Focus On: Italian

Learning a new language can seem intimidating for someone just starting out. Often the best way to get motivated is to find out how other people approach the opportunity and what they believe makes them successful when it comes to being multilingual.

In this post, Argo Translation CEO, Peter Argondizzo, discusses his own unique experience in learning Italian, how it differs from English and how it’s a central part of his everyday life.

How did you initially learn to speak Italian?

I grew up in an Italian-speaking household. My folks came to the United States in the early sixties and my first language at home was Italian. We also used to spend our summers in Italy visiting our grandparents so we picked up Italian quite quickly. Those summers were a complete immersion in the language. I studied Spanish and German in high school but then studied Italian in depth in college. My Italian classes were some of my favorite subjects in school and it obviously came pretty naturally to me.

What do you like about Italian as a language?

Well, the language is an essential part of the culture for me. Food, history, people, and art are all a part of the total package. I think the language is beautiful. It just sounds good. Italian is a very descriptive and colorful language.

Even some of the cursing is beautiful! Though my mom wouldn’t approve of me talking about that stuff.

I also love all of the dialects in Italy. Each region in Italy has its own distinct dialect. My parents are from Calabria, and their dialect is Calabrese. We all learned to speak our regional dialect and proper Italian as well which is the version you tend to learn in school.

How is Italian different from English?

One of the most significant differences is that Italian is a phonetically spelled language. I have a good story to share about phonetic spelling and English. My mom and dad came to one of my high school parent-teacher conferences, and my dad realized that my history teacher, Mr. Walters, was also his English for immigrants teacher 25 years earlier. The very first thing my father asked is for a better explanation for the spelling of laugh! This spelling issue was a matter of discussion in their class all those years ago. You would never have the letters “g” and “h” create an “f” sound in Italian.

Do you think Italian is a difficult language to learn?

I don’t think so. I think Italian is easier to learn than many other languages. Phonetic spelling is part of it, but I also believe that Italian culture is all around us. It is pretty easy to immerse yourself with Italian TV shows, which are available as an add-on channel on cable or services like Sling. You can also subscribe to services like MHz, which feature popular Italian shows like Montalbano. One of my favorites is the Agatha Christie series Nero Wolfe in Italian. You can turn subtitles on for any of these shows, but the trick is to get to a place where you can watch without subtitles.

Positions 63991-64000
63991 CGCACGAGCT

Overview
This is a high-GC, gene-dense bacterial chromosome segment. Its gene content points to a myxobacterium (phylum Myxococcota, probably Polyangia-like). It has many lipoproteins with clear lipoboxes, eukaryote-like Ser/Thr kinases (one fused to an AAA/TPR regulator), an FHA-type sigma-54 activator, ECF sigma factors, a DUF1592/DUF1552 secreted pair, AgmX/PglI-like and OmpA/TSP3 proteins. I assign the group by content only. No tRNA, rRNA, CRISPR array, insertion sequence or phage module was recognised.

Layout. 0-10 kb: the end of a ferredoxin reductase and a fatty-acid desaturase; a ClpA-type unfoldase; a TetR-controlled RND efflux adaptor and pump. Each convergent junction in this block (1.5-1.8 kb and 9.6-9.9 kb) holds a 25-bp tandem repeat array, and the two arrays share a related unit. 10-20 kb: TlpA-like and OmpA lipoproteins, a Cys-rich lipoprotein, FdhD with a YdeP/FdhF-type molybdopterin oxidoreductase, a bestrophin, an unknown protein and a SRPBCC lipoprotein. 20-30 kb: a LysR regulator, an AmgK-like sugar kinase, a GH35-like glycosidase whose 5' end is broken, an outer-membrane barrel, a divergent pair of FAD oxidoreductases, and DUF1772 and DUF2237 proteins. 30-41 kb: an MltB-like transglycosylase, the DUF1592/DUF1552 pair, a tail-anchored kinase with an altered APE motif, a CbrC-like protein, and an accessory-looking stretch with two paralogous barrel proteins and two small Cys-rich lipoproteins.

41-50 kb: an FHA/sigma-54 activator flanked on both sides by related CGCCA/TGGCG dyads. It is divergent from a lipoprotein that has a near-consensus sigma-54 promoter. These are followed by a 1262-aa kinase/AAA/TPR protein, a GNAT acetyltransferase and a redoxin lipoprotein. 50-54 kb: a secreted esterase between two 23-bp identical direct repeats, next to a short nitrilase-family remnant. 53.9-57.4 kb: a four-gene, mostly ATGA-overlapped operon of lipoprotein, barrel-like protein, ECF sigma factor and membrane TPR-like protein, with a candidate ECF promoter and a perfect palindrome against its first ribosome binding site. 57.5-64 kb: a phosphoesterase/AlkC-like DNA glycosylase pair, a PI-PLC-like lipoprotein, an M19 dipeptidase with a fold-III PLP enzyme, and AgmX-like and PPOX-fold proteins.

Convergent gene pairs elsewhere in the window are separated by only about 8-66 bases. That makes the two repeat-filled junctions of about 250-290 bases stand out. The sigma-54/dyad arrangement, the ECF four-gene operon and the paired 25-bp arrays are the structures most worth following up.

Italian news websites are also easy to find. Reading about current events in another language is a great place to expand your vocabulary.

If you are starting with no knowledge, I would suggest starting with online classes like DuoLingo, and as you advance a bit, you can use a service like Verbling, which offers real-time language coaching with an online tutor.

Do you have favorite phrases in Italian that don’t translate into English?

There are many fun Italian idioms, but the one that always sticks with me is the Italian equivalent to the phrase “break a leg” or good luck. The Italian phrase is “in bocca al lupo” or into the mouth of the wolf. The proper response is “crepi il lupo!” or may the wolf die. This greeting applies to the same context as the English equivalent before any performance.

Start your own language journey

Peter is a lifelong dual language speaker but you don’t need a lifetime of experience to learn a language for yourself. Start with immersing yourself in your chosen language, including entertainment and news, learn the basic structure, and start more intensive training when you’re ready. Most importantly, make it fun!

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